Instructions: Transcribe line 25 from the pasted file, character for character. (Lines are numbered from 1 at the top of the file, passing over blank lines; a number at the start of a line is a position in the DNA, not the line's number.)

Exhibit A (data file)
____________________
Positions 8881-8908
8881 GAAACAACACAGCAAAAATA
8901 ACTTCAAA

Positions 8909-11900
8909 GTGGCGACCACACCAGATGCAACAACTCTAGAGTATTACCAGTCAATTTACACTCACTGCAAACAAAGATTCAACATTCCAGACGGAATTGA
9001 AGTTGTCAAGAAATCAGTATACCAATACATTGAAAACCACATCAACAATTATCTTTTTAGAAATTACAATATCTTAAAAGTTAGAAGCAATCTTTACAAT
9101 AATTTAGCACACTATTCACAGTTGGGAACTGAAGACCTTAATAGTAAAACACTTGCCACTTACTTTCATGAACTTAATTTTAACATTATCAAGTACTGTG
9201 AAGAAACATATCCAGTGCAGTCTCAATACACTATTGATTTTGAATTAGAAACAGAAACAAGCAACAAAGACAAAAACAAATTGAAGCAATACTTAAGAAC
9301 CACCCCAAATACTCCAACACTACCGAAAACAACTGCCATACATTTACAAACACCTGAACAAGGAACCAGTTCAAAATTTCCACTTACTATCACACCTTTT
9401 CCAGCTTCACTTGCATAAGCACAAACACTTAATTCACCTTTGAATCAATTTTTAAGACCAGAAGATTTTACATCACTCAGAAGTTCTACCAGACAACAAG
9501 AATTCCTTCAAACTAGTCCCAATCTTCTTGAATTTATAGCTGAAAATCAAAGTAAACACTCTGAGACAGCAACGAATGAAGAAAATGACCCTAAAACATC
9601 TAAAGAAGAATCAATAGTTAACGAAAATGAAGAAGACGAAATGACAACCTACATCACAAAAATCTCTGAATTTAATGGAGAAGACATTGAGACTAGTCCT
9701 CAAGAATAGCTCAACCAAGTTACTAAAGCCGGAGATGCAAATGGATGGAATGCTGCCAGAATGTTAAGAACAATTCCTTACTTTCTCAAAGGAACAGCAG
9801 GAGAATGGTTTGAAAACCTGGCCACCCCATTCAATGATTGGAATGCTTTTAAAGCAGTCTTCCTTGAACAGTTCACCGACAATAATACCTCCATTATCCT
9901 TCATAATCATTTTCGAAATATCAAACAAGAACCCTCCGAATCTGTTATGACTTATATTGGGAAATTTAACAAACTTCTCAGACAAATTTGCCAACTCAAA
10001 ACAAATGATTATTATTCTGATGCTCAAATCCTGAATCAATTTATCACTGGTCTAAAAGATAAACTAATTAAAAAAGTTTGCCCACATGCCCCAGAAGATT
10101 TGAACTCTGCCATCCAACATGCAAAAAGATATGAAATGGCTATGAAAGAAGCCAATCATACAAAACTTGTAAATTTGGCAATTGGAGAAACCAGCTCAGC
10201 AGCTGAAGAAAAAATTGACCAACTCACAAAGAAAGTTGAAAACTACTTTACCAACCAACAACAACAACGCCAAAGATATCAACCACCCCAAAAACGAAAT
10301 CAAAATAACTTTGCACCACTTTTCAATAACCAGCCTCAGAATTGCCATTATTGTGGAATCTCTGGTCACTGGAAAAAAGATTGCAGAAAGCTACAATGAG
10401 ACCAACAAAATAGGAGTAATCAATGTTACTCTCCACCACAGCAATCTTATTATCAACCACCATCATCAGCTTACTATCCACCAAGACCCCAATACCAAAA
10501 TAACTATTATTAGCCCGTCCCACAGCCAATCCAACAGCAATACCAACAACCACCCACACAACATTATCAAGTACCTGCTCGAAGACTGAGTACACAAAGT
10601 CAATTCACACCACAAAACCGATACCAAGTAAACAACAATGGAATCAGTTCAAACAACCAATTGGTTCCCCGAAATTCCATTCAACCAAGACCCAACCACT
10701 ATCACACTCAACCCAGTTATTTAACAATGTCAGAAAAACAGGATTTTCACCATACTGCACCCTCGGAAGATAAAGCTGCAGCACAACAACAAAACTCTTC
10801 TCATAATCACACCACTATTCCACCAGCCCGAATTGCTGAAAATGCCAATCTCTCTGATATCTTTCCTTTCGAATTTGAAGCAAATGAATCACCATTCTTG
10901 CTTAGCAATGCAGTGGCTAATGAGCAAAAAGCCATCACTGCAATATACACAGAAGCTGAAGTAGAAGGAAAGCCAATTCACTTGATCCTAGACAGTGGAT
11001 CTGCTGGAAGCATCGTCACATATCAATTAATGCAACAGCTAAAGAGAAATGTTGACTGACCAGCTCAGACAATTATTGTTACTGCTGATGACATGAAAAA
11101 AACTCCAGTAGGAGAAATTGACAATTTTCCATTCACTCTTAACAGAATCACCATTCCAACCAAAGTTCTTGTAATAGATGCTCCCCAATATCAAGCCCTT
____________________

10901 CTTAGCAATGCAGTGGCTAATGAGCAAAAAGCCATCACTGCAATATACACAGAAGCTGAAGTAGAAGGAAAGCCAATTCACTTGATCCTAGACAGTGGAT